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What to do in Corktown, Detroit's coolest neighborhood

The historic Corktown area holds some of the best restaurants, bars, and things to do in Detroit. Here’s our insider’s guide

By Samantha Lande |
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Corktown, Detroit
Photograph: Shutterstock

What’s the deal with Corktown? 

Corktown has seen many iterations, from its origin as a haven for Irish immigrants to the era as the home of the Detroit Tigers (the city's major-league baseball team who moved downtown 20 years ago). But the neighborhood’s latest iteration is perhaps the most exciting yet, with boundary-pushing chefs, unique vintage finds, and a burgeoning cocktail scene waiting to be explored.

More changes are already on the horizon: Ford Motor Company has purchased the old Michigan Central station as a campus to develop electric vehicles, and alongside retail and housing it’s investing $10 million into the Corktown community. There’s already plenty of new construction happening. But through it all, you’ll still find the creativity and grit that defines Detroit. Visit the new and trendy, but don’t forget about the stalwarts—this is an important and historic part of the city, and the people who live here don’t want you to forget it.

RECOMMENDED: Full guide to the 50 coolest neighbourhoods in the world

If you only do one thing…

Eldorado General Store, Corktown DetroitEldorado General Store. Photograph: Courtesy Eldorado General Store

Hit up Eldorado General Store, which is like a collection of all of the best finds from the ultimate road trip. You’ll find everything vintage here, from killer suede boots to funky crystals.

Get cultured

Let us not forget the rich musical history of Detroit. The Motown Museum takes you through the history of Hitsville, and will become even more comprehensive after its upcoming expansion. 

Chill out

Spend a few hours getting lost in the millions of books, maps and rare finds at John K King Used and Rare Book Store. Then jam to the vinyl selection at Hello Records, which has a focus on dance music spanning the whole second half of the twentieth century.

Stay up late

Open until 2am, UFO Factory is the place to jam out to live music, chow on gourmet hot dogs and play a few rounds of old school video games in the corner.

Eat here  

If you’re just looking for an unpretentious, damn good deli sandwich, pop into Mudgie’s where they roast their own meats and serve scratch-made soups daily.

Folk is a ray-of-sunshine café with an ever-rotating menu of seasonal breakfast and lunch delights.

Before opening Lady of the House, Detroit native Kate Williams traveled the world looking for her favourite tartare—so you know the rotating selection on the menu is a must-order.

Long before Corktown was home to trendy cuisine, people would head to the ’hood for one of the best burgers in the city. You can still find it at Nemo’s, along with a heavy dose of sports nostalgia.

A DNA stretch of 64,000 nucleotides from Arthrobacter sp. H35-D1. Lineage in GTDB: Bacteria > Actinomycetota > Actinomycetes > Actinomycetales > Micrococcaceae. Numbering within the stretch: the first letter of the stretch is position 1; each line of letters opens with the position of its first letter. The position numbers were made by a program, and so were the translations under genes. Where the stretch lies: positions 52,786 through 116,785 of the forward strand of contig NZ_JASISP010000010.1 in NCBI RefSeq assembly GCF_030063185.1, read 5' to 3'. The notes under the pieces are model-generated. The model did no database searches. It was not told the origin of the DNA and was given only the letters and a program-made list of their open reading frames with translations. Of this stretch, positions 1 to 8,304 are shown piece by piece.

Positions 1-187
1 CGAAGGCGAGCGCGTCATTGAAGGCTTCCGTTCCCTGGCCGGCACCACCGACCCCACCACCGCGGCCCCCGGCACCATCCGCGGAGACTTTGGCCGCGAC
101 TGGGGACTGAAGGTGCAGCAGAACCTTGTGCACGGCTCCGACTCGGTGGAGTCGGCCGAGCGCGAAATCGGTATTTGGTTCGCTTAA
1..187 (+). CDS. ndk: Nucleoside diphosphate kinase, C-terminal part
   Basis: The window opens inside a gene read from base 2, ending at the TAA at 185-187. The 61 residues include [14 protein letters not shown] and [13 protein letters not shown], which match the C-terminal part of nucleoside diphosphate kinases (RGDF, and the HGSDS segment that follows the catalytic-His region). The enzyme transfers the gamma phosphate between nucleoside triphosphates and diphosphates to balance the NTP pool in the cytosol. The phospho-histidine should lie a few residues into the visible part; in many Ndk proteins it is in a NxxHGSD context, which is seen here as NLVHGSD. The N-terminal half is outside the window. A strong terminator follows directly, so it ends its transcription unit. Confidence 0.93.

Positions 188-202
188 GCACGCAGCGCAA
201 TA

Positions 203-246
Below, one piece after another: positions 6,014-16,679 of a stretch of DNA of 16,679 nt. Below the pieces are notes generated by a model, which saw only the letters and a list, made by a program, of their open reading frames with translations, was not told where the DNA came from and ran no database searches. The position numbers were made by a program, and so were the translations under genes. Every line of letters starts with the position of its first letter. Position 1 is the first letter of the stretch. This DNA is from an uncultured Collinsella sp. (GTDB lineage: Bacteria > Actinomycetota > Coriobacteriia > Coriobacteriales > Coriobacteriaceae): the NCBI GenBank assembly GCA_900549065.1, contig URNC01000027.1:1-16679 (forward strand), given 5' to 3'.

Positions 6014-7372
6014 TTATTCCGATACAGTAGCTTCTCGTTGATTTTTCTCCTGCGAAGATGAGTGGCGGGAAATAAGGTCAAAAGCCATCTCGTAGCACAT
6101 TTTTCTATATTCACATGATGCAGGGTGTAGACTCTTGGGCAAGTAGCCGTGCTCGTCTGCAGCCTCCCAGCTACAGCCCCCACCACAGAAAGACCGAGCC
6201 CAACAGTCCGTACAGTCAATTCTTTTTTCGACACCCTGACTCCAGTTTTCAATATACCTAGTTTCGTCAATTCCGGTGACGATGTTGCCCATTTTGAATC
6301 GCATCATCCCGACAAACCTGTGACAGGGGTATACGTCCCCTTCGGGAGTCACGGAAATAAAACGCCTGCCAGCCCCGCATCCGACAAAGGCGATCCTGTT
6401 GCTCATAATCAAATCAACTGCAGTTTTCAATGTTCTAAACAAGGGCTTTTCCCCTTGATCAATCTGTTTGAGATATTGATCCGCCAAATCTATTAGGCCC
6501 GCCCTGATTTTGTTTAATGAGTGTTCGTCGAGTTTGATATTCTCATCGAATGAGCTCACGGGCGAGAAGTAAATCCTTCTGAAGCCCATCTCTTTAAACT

The city gets cold in the winter, but the remedy to warm up is at Ima. Slurp giant bowls of udon, like the umami-filled forest version with a porcini broth, roasted tofu and smoked trumpet mushrooms.

Drink here

Two James Distillery is the place to cozy up around the bar and try out made-in-Detroit spirits like the Two James Rye Dog and the J. Riddle peated bourbon. You can also book in for a distillery tour or tasting.

The catalyst of craft cocktails in Detroit, Sugar House still has a stronghold on the city. Servers are so in-the-know that you can just tell them your preferences and they’ll whip up the perfect cocktail or pick your perfect cocktail from that season’s menu—past themes have included constellations and Bill Murray.

With a killer patio perfect for polishing off bottles (and sometimes food from local food trucks) on a warm summer night, a cozy interior primed for live jazz in a frigid winter, Motor City Wine is a winner year-round.

Batch Brewing is the place to throw back a few pints. Drink the ‘Feel Good Tap’ and they’ll donate $2 a glass to a Detroit organization in need. You’ll want to order a giant, handmade pretzel to soak up those suds.

How to get to Corktown 

As so often in Detroit, your best bet is to jump in the car (your own or an Uber). The neighborhood is bordered by freeways – The Lodge and I-75 to the north, Bagley and Porter to the South and Rosa Parks to the West. Michigan Avenue runs through the center of the area and has the most concentration of restaurants and shops.

What else is nearby?

You aren’t too far from Midtown, another hot area worth at least a day’s exploration.

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